Online: Trending Now

Unique biweekly insights and news review
from Ray Schroeder, Senior Fellow at UPCEA

Higher Ed Curricula – the Short Game

It is time that we prepare for adding a more relevant, more responsive, student-centered, technology-delivered curriculum. 

Rick Seltzer reports in Higher Ed Dive that a recent Bill and Melinda Gates Foundation funded study of 18-to-30-year-olds without a college degree, found: “Respondents prioritized their own emotional, mental and financial health more frequently than a college education. Researchers asked them about their personal goals over the next few years. Almost nine in 10 respondents, 87%, said good mental and emotional health was either important or their top priority, making it the most popular answer. A close second was financial stability, cited by 85%, and in third place was earning more money, at 80%.” 

A new survey by Coursera shows that most employers and students view short-term, industry certificates as a worthwhile addition to a college degree and a strong positive in the hiring and job-seeking process. Former Missouri State University President Michael T. Nietzel, writing in Forbes, reports: “Among the U. S students surveyed, 81% believed that micro-credentials would help them succeed in their job, and 74% said the presence of relevant micro-credentials would influence their choice of a degree program at their university.” 

Colleges and universities must respond to the needs, desires and demands of our clientele – the students, families and employers who pay for and consume our learning products. The truth is that the desired workforce characteristics are changing. The last century model of employees working many years, even decades, at one job for one employer, is long gone. As such, one degree will not sustain a lifetime of work credentials. A continuing flow of upskilling and reskilling will be required for lifelong success.

The need is not to abandon the baccalaureate or graduate degrees. Rather, it is to provide affordable, effective ways for more students to build a scaffolding of knowledge and skills to successfully launch rewarding careers in a constantly shifting economy. Further, it is to build paths for continuous improvement and advancement for those already in the workforce.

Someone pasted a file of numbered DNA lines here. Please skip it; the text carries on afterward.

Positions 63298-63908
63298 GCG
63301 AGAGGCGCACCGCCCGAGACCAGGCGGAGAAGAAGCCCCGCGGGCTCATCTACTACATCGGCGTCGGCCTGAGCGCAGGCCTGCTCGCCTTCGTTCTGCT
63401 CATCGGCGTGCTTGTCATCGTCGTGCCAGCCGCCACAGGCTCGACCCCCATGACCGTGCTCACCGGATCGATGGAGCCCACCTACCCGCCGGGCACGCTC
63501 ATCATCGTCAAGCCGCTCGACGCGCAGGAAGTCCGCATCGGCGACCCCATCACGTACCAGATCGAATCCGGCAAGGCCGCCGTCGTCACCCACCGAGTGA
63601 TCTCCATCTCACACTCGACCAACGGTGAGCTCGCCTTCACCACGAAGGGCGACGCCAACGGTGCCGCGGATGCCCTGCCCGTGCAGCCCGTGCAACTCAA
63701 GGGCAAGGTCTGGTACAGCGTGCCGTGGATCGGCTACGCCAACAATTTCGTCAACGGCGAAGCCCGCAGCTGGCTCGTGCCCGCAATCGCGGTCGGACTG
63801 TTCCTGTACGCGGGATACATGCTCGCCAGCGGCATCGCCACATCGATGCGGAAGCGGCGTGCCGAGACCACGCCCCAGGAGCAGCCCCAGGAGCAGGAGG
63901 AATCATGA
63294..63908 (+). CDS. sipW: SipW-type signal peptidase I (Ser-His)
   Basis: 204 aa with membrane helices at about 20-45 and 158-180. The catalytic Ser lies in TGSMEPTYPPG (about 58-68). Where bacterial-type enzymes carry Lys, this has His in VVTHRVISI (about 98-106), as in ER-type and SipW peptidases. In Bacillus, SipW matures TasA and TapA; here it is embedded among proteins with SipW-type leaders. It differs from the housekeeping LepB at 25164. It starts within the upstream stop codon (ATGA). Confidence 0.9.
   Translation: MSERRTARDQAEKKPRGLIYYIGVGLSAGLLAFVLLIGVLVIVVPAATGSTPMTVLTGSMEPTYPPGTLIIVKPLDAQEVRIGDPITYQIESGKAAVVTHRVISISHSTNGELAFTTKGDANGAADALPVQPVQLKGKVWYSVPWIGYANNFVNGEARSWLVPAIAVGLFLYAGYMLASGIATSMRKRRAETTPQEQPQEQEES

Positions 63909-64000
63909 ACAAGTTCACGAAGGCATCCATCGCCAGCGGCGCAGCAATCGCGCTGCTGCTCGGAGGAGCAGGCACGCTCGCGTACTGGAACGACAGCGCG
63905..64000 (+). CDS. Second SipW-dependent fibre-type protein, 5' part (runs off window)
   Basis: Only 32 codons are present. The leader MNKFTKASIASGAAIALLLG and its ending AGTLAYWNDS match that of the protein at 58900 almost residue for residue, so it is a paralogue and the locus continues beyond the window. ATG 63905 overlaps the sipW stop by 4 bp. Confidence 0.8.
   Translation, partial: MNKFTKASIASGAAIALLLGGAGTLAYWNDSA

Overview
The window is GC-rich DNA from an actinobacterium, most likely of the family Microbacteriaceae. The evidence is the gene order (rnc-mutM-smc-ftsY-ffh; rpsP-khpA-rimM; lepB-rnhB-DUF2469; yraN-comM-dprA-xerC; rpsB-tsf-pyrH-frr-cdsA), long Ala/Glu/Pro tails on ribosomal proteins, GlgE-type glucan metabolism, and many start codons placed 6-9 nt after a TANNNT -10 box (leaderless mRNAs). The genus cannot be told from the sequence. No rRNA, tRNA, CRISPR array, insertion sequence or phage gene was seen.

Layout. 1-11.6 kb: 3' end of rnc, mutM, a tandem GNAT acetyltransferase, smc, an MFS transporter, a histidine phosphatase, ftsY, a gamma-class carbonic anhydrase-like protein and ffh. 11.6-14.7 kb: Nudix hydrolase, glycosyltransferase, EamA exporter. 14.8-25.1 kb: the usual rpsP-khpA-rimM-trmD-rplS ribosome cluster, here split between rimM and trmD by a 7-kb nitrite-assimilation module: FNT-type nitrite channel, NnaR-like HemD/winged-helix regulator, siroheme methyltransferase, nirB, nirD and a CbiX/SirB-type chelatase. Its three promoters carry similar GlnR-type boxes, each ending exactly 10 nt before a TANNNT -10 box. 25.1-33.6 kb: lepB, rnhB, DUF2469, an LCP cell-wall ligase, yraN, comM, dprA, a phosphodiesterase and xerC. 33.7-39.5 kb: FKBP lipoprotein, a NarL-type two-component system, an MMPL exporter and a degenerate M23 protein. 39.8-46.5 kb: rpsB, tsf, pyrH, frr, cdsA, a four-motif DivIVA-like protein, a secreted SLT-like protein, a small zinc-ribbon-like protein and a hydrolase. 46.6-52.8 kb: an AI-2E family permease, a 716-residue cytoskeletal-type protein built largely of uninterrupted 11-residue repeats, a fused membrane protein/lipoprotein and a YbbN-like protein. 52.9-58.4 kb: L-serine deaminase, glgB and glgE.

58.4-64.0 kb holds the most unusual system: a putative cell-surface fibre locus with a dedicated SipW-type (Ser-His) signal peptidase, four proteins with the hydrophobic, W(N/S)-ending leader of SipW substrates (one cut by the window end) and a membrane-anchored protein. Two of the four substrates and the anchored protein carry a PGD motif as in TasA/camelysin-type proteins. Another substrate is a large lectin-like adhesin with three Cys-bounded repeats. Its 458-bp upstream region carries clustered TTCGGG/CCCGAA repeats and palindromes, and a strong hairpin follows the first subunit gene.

Today, in large part because of the advances in technology, needed labor skills change rapidly from year to year. The latest Bureau of Labor Statistics report released last month shows the median number of years that wage and salary workers had been with their current employer was 4.1 years in January 2022. For men, it was 4.3 years; for women it was 3.9 years. That means that nearly as soon as workers begin a new job, they are looking, and preparing, for the next job. That means they are also in the market for relevant certificates that document their readiness to successfully take the next step in their careers.

Not to trivialize these changes in any way, as a recreational golfer I cannot help but to see an analogy to the game. Despite those captivating vistas of 500-yard-long fairways and the soaring tee shots of the pros, to my mind (and ability), golf is much more of a short game. The short game is focused on the last 100 yards. Some two-thirds of all golf shots are in the short game. Forty percent of all shots are on the putting green. So, it seems that learning and practice are best focused on finishing the job for that hole. That’s where the payoff – birdie, par, bogey or worse – comes. The wise golfer concentrates on developing the short game to successfully complete each hole, much like the learner works on adding skills and knowledge in increments to advance in their careers.